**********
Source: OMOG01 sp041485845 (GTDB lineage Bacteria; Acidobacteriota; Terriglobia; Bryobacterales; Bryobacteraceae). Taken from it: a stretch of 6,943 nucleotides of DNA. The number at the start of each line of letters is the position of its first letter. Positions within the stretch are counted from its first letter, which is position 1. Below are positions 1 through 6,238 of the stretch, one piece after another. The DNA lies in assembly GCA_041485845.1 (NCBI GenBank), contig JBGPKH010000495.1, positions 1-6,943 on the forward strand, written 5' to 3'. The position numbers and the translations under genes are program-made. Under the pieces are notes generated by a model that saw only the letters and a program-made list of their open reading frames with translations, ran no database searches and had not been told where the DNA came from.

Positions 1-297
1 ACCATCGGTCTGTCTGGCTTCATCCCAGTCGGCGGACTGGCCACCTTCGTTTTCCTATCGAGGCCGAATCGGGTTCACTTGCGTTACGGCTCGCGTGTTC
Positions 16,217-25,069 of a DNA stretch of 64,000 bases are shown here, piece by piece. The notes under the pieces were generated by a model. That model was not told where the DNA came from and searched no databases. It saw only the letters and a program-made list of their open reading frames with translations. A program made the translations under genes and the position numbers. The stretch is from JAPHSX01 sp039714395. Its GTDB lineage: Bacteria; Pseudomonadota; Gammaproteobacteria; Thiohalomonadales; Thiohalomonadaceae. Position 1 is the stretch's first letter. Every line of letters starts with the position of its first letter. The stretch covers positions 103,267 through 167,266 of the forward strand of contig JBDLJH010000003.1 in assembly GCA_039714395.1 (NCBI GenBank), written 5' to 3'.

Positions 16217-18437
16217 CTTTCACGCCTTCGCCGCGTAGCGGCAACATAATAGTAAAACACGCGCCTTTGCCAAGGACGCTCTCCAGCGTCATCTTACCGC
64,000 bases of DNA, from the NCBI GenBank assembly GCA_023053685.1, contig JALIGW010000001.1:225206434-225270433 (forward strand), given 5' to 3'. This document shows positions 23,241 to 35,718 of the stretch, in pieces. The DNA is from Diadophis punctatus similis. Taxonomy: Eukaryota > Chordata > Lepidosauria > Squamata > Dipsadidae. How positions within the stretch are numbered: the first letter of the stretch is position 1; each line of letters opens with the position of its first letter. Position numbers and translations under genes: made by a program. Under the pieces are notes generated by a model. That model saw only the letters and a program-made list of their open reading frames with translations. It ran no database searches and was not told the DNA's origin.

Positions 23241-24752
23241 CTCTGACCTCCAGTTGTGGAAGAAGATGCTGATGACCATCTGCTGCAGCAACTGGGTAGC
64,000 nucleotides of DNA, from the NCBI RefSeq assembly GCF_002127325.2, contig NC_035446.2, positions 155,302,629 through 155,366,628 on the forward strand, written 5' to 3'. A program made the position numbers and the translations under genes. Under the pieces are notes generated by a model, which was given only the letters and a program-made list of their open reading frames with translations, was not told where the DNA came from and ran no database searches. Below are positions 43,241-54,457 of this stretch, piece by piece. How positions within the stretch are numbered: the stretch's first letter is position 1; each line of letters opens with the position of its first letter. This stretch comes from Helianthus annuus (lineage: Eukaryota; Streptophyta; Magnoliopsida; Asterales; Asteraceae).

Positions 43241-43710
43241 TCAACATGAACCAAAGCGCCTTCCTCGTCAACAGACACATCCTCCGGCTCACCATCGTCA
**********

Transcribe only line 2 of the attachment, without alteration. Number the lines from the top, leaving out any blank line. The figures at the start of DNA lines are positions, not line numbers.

Positions 1-297